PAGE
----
This afternoon, I attended a performance of Annie Baker’s Circle Mirror Transformation. It was a student-run production in the Law Auditorium, but despite the lack of a perfect set, great tech or flawless performances, the script made it a compelling show. Baker writes with a simple truthfulness that resonated with me personally because I’ve been in many classes like the one depicted in the show, but which I’m sure would also resonate with other audience members. Each character is distinct, memorable and recognizable. It could have been my neighbor, teacher and younger cousin in that class.
I think I responded to this piece so strongly because it hit so close of home–I’ve done all the exercises depicted in the show and understand very well the impact they can have on your relationships with people, and with yourself. I loved how Baker used small moments from the exercises, and exchanges during breaks, to build a clear story arch for each character. It’s a testimony to simplicity and truth in theatre.
One of the difficulties about the production that I saw, however, was that all the actors were around the same age. An element of the play was lost by not having the generational differences of the characters come into play. Though the actors did their best to express the struggles of their middle-aged characters, it was clear most were trying to stretch their personal experiences into their characters. Lauren felt like the most honest character, because an actress who is probably around 20 was going back to the age of 16.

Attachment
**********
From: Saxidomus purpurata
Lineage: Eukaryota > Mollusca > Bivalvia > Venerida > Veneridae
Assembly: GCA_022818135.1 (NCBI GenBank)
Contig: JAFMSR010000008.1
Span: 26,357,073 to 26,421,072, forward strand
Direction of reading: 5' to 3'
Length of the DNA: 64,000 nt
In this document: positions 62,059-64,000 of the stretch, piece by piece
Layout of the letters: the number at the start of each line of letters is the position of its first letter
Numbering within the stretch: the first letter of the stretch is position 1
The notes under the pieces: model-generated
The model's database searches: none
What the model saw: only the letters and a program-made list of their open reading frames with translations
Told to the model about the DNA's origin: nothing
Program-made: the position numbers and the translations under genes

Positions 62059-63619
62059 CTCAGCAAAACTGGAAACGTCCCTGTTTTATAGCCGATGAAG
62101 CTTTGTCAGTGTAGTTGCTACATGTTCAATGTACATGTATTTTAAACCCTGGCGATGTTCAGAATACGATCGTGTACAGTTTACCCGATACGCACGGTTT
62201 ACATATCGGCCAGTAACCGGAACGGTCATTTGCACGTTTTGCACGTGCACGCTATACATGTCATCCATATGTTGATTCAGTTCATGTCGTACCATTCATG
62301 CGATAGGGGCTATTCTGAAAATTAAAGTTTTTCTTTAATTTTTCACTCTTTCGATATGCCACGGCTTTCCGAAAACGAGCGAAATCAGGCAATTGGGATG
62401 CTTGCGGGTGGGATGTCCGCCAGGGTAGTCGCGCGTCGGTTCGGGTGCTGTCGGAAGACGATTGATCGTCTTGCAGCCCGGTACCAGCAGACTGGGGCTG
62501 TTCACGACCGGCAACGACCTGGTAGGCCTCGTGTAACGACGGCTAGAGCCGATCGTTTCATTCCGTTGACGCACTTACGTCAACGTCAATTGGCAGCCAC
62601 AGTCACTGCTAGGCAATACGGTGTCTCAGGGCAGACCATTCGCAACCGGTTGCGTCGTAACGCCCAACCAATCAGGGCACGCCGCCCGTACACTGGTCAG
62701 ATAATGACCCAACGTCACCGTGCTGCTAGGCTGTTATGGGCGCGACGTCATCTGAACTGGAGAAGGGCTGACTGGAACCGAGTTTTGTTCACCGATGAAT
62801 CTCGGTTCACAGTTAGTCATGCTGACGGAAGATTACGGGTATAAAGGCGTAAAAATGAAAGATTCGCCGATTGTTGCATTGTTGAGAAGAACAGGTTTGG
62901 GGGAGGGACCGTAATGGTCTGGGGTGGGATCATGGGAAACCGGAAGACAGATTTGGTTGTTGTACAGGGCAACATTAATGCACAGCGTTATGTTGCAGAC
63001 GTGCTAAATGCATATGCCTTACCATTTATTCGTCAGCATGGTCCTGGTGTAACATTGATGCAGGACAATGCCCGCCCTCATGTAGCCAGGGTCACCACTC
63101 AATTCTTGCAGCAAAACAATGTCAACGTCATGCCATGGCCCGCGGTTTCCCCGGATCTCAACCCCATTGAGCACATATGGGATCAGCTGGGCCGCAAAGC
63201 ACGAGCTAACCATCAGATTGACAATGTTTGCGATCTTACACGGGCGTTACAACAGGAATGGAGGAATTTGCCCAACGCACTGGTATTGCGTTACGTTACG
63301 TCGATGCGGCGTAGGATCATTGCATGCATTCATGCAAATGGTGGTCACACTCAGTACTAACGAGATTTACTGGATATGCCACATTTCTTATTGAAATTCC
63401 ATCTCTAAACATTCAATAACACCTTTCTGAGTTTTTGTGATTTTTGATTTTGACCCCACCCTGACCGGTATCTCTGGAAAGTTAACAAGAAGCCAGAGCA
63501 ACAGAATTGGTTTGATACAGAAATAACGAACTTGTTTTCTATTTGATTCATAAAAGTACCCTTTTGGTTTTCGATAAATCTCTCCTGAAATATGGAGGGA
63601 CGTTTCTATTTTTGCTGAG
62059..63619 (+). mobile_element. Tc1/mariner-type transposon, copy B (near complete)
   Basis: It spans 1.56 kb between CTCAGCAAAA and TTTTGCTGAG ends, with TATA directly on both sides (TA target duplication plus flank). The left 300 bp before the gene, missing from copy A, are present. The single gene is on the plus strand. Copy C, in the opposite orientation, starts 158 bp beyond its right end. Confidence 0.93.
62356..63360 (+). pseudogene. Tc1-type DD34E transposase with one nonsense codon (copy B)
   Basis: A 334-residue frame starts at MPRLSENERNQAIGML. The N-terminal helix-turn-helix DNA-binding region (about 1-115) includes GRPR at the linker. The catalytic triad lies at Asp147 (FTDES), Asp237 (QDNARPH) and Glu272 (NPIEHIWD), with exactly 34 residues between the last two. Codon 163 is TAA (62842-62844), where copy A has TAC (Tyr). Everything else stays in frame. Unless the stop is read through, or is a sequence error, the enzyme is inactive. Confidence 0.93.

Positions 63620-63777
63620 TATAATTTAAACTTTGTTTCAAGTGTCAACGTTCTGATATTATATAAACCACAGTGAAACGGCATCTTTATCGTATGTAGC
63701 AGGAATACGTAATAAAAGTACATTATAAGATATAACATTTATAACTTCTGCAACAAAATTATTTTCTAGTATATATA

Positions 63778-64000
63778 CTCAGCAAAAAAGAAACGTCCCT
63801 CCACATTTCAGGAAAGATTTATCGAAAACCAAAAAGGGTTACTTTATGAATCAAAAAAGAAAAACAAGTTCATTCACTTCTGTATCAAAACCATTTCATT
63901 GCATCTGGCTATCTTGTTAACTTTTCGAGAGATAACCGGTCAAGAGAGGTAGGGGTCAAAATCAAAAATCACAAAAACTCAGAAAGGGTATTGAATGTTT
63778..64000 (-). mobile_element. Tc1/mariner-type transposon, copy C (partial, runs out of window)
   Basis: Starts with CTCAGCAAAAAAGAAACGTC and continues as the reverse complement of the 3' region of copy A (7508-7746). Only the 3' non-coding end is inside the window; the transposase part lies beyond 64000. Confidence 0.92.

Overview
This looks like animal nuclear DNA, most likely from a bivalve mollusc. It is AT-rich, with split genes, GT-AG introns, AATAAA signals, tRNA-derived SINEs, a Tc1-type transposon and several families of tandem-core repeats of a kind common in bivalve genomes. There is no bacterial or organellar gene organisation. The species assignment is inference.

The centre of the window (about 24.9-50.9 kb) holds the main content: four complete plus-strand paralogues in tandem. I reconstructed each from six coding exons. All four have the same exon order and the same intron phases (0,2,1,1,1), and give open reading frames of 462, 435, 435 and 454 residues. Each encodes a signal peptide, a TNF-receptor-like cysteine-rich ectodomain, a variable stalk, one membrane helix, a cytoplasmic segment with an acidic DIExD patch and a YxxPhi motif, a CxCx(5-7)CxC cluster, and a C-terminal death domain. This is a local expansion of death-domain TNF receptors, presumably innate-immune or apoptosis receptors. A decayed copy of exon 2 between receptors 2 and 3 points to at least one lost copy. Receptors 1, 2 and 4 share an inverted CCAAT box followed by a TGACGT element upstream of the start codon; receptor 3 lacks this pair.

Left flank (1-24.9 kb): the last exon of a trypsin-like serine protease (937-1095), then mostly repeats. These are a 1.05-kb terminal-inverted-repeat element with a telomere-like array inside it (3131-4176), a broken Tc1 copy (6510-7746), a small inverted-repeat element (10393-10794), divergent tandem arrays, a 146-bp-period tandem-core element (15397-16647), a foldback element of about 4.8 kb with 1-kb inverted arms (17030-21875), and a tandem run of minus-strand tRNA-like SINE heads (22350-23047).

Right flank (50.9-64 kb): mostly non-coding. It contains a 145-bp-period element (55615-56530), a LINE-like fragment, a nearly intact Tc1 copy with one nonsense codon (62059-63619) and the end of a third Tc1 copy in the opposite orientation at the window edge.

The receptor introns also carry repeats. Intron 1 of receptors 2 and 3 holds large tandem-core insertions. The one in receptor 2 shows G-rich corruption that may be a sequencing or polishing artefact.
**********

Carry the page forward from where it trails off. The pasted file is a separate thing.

This is often a difficulty in college (or high school–obviously the issue is more pronounced in high schools) productions. It makes me wonder whether schools, who are casting mostly from within pools of actors around the same age, should attempt plays with wide-ranges of character ages. Of course, one tried to avoid this completely, there would be very few plays to choose from. Still, this production wetted my appetite for a professional one–I wish I had been able to see it when it was at the Huntington. I think that a lot would be added to the performances if the actors were of varied ages and had a broader range of personal experiences to draw upon.